In the latest tale of old-style recruiting meets new, Jobvite on Tuesday, July 1, hired an executive with experience both as president and CEO, a move orchestrated to help the Web-based online recruiting software maker break out of a growing pack of competitors.
Dan Finnigan, former head of Yahoo HotJobs’ online recruiting business and more recently entrepreneur-in-residence at a Silicon Valley venture firm, replaces Jobvite founder Jesper Schultz, who stepped into the role of chief product officer.
“We have a lot of things we want to do on the product side, and we needed to get talent to build the company,” Shultz said. Finnigan “has experience in recruiting and has run big companies, which is why I’m excited to have him on board.”
Jobvite is among a handful of startups offering online recruiting applications to small and midsize companies, more of which are turning to social networks and other Web tools to find qualified job candidates.
As they do, the U.S. market for Web-based recruiting has mushroomed to $522 million and is predicted to grow at a pace of 8 percent a year, according to a February report from Forrester Research, a technology researcher in Cambridge, Massachusetts.
Jobvite’s Web-based service lets customers create and broadcast “job invitations” to employees, business associates, job prospects or social networks such as Facebook and LinkedIn. The software works with e-mail, scheduling and other common programs to simplify such tasks as setting up job interviews or circulating candidate evaluation forms, according to the company. Jobvite competes against rivals Taleo, iCIMS and Bullhorn.
HR technology analyst Jason Averbook calls Jobvite the “Facebook of talent acquisition.” Averbook, head of Knowledge Infusion, a Minneapolis HR consulting firm, said management was smart to bring on an experienced hand. Finnigan “is the perfect complement to Jobvite in bridging old-media recruiting with new-media recruiting,” Averbook said. “That is a must as organizations transform their talent acquisition processes.”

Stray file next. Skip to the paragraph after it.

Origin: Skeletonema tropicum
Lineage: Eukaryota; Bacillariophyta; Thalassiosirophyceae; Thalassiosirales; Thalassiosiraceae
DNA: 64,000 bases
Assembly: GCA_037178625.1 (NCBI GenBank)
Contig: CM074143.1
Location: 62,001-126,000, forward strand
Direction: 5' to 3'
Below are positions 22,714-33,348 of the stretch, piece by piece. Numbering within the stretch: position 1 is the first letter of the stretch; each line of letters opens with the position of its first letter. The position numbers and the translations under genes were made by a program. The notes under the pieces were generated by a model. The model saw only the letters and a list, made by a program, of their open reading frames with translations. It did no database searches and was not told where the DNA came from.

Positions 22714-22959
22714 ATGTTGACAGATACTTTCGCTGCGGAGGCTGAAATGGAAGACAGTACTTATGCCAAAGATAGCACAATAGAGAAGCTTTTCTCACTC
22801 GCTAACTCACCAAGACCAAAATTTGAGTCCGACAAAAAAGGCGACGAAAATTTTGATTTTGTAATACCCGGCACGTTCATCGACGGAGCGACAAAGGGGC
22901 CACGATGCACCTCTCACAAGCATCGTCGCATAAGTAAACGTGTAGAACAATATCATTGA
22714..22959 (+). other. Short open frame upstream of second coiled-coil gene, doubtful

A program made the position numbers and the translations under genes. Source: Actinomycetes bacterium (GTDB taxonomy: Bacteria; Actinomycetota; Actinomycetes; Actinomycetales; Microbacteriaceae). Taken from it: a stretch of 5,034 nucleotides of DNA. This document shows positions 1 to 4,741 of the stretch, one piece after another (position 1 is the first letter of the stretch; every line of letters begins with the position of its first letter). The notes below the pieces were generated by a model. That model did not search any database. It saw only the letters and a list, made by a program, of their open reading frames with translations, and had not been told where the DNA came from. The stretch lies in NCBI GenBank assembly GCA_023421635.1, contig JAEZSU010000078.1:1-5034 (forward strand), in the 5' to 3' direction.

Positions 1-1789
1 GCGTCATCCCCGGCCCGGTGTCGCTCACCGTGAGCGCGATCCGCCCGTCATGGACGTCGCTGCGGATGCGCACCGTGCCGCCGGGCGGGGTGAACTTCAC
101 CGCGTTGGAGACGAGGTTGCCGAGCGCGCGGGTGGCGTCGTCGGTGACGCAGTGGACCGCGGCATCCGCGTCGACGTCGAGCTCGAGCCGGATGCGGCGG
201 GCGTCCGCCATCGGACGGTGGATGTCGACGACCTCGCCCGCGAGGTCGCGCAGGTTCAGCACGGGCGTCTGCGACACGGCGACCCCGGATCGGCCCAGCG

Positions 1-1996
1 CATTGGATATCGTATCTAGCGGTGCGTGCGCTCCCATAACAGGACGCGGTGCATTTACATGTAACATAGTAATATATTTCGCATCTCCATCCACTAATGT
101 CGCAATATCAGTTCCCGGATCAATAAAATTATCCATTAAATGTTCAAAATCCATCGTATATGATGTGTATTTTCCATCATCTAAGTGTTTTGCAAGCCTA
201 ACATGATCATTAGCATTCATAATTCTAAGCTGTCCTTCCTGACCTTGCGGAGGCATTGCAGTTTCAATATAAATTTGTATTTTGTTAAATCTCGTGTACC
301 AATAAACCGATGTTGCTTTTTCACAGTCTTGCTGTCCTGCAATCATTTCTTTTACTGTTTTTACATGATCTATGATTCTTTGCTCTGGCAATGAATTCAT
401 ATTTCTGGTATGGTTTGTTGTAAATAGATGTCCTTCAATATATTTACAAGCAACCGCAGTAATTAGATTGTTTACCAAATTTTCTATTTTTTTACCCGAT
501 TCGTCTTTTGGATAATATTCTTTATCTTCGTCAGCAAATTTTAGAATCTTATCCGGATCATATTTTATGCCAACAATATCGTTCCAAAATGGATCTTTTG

In December, Jobvite raised $7.2 million in a round of venture funding led by CMEA Ventures. The five-year-old San Francisco company has 20 employees, and as of spring had about 40 customers, including technology firms Advent, Infinera, nGenera, SupportSoft and TiVo.
Austin, Texas-based nGenera, which makes Web-based business software, uses Jobvite to broadcast job openings over its company intranet to 537 employees. Employees earn a referral bonus if someone they know takes a job they heard about through Jobvite.
“It’s a one-stop shop,” said Katie Tierney, nGenera’s recruiting manager.
Finnigan identified online recruiting as a market to watch while serving as an entrepreneur-in-residence at Benchmark Capital in 2007. He said running Jobvite gives him the chance to get in on the ground floor of an expanding industry, something he enjoyed during stints at Yahoo HotJobs and, before that, helping newspapers and telecommunications companies create what eventually became large-scale digital enterprises.
“Certain trends today are creating another era of innovation that’s going to change how we work,” Finnigan says.
At Yahoo HotJobs, Finnigan organized an online classifieds partnership with a consortium of 700 newspapers. Previously, he worked on Internet, advertising and classifieds projects at newspapers and telecommunications corporations, including Knight Ridder, SBC Interactive and the Los Angeles Times.